The Government is moving swiftly to change the law to improve the welfare and pastoral care of students living in university halls of residence and other tertiary hostels. Cabinet has agreed to several changes, including creating a new mandatory Code of Practice that sets out the duty of pastoral care ...
    3 days ago
  • New trapping guide for community and expert trappers alike
    The Minister for Conservation Eugenie Sage has launched a new comprehensive trapping guide for community trappers to help them protect our native birds, plants and other wildlife, at Zealandia in Wellington today. ‘A practical guide to trapping’, has been developed by the Department of Conservation (DOC), and was launched during ...
    4 days ago
  • Widening Access to Contraceptives Welcomed
    Associate Health Minister Julie Anne Genter welcomes PHARMAC’s move to improve access to long-acting reversible contraception (LARCs). PHARMAC has today announced it will fund the full cost of Mirena and Jaydess for anyone seeking long term contraception, lifting previous restrictions on access to Mirena. “I welcome women having greater choices ...
    4 days ago
  • Major upgrade for Taranaki Base Hospital
    The Government has approved the next stage of a major redevelopment of Taranaki Base Hospital, which will deliver new and improved facilities for patients. Health Minister Dr David Clark has announced details of a $300 million dollar project to build a new East Wing at the New Plymouth hospital. It ...
    4 days ago
  • Extra support for rural families
    Extra funding will allow Rural Support Trusts to help farming families, says Minister for Rural Communities and Agriculture Damien O’Connor. “I know that rural families are worried about some of the challenges facing them, including the ongoing uncertainty created by the Mycoplasma bovis outbreak. “Those concerns sit alongside ongoing worries ...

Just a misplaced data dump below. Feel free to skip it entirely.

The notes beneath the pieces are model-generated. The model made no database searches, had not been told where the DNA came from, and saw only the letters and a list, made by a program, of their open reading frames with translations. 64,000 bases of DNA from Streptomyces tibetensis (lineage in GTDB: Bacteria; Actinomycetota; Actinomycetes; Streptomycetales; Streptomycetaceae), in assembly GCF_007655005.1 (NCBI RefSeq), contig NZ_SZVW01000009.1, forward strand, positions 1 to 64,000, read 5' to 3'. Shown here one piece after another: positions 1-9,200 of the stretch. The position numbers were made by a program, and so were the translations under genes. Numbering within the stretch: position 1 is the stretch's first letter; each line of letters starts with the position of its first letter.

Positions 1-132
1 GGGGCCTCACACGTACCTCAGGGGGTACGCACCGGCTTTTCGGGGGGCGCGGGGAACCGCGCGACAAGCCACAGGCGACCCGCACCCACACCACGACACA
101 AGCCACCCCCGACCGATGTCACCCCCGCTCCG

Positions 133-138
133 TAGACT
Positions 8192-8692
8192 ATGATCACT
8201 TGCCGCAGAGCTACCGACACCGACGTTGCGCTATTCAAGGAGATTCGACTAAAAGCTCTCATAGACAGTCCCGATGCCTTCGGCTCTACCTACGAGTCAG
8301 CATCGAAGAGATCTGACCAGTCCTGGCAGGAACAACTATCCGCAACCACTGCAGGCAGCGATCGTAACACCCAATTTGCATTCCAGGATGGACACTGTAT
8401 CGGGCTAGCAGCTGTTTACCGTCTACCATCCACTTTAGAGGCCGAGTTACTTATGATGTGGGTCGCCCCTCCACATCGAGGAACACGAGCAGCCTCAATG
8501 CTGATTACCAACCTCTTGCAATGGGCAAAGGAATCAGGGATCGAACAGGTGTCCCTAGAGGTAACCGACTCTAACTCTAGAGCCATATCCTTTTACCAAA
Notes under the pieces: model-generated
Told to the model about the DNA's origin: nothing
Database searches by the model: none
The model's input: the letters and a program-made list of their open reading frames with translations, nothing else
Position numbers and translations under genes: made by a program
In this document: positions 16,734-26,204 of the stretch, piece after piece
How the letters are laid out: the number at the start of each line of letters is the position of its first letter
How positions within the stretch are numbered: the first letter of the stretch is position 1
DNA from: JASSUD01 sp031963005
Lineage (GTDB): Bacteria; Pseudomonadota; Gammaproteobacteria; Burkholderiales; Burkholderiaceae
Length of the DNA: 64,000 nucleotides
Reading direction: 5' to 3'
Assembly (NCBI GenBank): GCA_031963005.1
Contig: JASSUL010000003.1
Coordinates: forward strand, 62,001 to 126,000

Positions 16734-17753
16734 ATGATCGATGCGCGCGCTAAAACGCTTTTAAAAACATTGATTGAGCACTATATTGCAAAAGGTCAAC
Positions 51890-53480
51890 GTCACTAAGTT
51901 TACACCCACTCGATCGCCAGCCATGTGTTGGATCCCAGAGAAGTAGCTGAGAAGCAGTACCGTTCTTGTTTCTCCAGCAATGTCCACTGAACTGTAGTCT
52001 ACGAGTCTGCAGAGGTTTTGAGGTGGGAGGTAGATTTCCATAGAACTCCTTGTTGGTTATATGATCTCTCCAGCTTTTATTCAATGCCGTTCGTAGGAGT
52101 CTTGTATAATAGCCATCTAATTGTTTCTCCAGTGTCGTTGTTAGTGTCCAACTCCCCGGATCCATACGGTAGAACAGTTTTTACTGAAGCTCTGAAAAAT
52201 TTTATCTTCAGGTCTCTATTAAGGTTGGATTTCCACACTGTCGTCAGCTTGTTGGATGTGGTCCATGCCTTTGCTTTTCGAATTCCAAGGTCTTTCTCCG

6 days ago
  • Howard Leaque Beekeeper programme graduation
    Thank you for the opportunity to be here to present certificates to the 16 graduates who have completed a beekeeping course delivered by the Howard League.  Let us start by acknowledging Auckland Prison’s Deputy Prison Director Tom Sherlock, and Acting Assistant Regional Commissioner of Corrections Northern Region Scott Walker - ...
    6 days ago
  • Finance Minister to attend APEC meetings
    Finance Minister Grant Robertson leaves this weekend to attend the APEC Finance Ministers meeting in Santiago, Chile. Discussions between APEC Finance Ministers at the meeting will include the effects of the current global economic uncertainty, risks for APEC economies and sustainable development of the region. While at APEC Grant Robertson ...
    6 days ago
  • Pacific languages are a source of strength, they ground us and build confidence
    The Minister for Pacific Peoples Aupito William Sio says for Pacific people, language can be a source of strength. It can help ground us and give us confidence. When we speak them, our languages provide us with an immediate and intimate access to our identity and our story - and ...
    6 days ago
  • Major boost to support disabled people in sport and recreation
    The Coalition Government has announced an action plan to improve the wellbeing of disabled New Zealanders by addressing inequalities in play, active recreation and sport. The initiative includes training to develop a workforce that understands the needs of children and young people with a range of impairments, advocacy for fit ...
    6 days ago
  • More prefab homes to be built as red tape cut
    The construction sector is being freed up to allow more homes to be built more quickly as the Government cuts through some of the red tape of the Building Act.  “Every New Zealander deserves a warm, dry, safe home and old inefficiencies in the Building Act make building slow and ...
    7 days ago
  • Further details of Prince of Wales and Duchess of Cornwall visit to New Zealand